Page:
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**Mathematics**

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In this example, a carpenter uses the Pythagorean theorem to make sure the corners of his cabinets are square. This resource is from PUMAS - Practical Uses of Math and Science - a collection of brief examples created by scientists and engineers... (View More) showing how math and science topics taught in K-12 classes have real world applications. (View Less)

In this problem set, students are led through a series of calculations to determine the best launch site for a TV satellite. This resource is from PUMAS - Practical Uses of Math and Science - a collection of brief examples created by scientists and... (View More) engineers showing how math and science topics taught in K-12 classes have real world applications. (View Less)

This math problem demonstrates a lawyer's use of some very simple science and math. The case involves a $26 million lawsuit over a construction waste landfill and lead contamination. This resource is from PUMAS - Practical Uses of Math and Science -... (View More) a collection of brief examples created by scientists and engineers showing how math and science topics taught in K-12 classes have real world applications. (View Less)

In this activity, students develop reasonable calendar designs for an imaginary planet using factoring as a problem solving strategy. This resource is from PUMAS - Practical Uses of Math and Science - a collection of brief examples created by... (View More) scientists and engineers showing how math and science topics taught in K-12 classes have real world applications. (View Less)

In this exercise, students learn about the historical development of the Julian and the Gregorian Calendars and design a reasonable calendar for an imaginary planet, considering the cycle period and making design tradeoffs, This resource is from... (View More) PUMAS - Practical Uses of Math and Science - a collection of brief examples created by scientists and engineers showing how math and science topics taught in K-12 classes have real world applications. (View Less)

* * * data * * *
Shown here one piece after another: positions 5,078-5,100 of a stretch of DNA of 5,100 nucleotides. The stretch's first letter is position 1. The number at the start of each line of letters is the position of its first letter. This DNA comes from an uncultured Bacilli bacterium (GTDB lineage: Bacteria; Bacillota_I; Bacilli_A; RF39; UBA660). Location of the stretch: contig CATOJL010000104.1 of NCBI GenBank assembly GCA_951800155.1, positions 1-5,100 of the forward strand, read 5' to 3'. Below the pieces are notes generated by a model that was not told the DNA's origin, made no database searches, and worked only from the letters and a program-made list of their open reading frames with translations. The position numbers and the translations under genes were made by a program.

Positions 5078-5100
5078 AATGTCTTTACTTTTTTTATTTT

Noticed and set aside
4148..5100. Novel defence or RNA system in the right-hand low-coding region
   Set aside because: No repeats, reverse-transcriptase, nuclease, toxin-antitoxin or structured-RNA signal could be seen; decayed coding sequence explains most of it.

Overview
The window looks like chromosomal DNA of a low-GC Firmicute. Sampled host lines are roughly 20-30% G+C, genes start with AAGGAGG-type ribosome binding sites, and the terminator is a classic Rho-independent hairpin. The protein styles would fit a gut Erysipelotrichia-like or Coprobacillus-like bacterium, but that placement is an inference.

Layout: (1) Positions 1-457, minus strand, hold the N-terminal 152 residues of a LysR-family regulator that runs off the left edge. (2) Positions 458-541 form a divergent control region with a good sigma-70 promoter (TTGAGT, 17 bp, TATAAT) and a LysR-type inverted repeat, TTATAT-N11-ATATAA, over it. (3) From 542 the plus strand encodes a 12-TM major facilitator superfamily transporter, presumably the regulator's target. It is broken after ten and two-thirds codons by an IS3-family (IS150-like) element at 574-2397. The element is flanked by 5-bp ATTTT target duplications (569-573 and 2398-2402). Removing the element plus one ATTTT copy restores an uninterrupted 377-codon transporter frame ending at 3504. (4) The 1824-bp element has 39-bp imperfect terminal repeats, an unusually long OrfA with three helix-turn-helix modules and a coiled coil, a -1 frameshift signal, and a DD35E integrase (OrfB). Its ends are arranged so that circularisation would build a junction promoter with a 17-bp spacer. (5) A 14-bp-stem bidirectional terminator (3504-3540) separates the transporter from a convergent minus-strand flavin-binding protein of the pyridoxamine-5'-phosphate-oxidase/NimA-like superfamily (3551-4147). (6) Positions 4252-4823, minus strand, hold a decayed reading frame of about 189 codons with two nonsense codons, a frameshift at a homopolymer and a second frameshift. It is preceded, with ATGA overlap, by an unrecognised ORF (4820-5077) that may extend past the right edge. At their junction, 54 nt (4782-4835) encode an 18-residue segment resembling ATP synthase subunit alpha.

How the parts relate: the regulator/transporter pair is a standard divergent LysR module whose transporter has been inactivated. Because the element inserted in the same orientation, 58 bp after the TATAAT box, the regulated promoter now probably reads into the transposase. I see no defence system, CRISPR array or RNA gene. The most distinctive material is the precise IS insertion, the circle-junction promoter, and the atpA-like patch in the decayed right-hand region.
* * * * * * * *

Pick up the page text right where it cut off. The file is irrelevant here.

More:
This is a lesson about gathering information, applying scientific identification processes, and identifying unknown rocks. Learners will conduct an investigation, observe and record the physical characteristics of an unknown rock (meteorite),... (View More) determine the mass of the unknown rock using math skills, determine the density of the rock, describe and classify a meteorite, apply observations and knowledge to the process of a scientific investigation, present evidence to verify classification decisions, and explore concepts of spatial relationships. Completion of all parts of the lesson is necessary to identify the unknown. Advanced preparation and procedural tips are included. This is lesson 13 of 19 in Exploring Meteorite Mysteries. (View Less)

This math example shows how to calculate the distance one can see from different heights using trigonometry. This resource is from PUMAS - Practical Uses of Math and Science - a collection of brief examples created by scientists and engineers... (View More) showing how math and science topics taught in K-12 classes have real world applications. (View Less)

This is an activity about size and scale. Learners will construct accurate size models of the Earth and Moon out of clay and use them to model the Earth-Moon distance. This is Actividad 4.1 as part of El Universo a Sus Pies, a Spanish-language... (View More) curriculum, available for purchase. (View Less)

This is an activity about telescopes. Learners will first measure several circles to determine their diameters and calculate their areas. Afterwards, they will cover each circle entirely with pennies and record how many pennies are needed for each... (View More) circle size. The concept to be explored is that a telescope with a larger lens or mirror is able to collect more light than another telescope with a smaller-diameter lens or mirror. This is Actividad 10.2 as part of El Universo a Sus Pies, a Spanish-language curriculum, available for purchase. (View Less)

This is a set of two activities about time. First, in Cosmic Calendar, learners will scale the evolution of the Universe to a one-year calendar, with the Big Bang occurring on the first moment of January first. Then, in Time-Line Scale Model of the... (View More) Age of the Earth, learners will use a 10-meter strip of paper to create a timeline for the evolution of our planet's surface, atmosphere and life. This is Actividad 8.2 as part of the El Universo a Sus Pies, a Spanish-language curriculum, available for purchase. (View Less)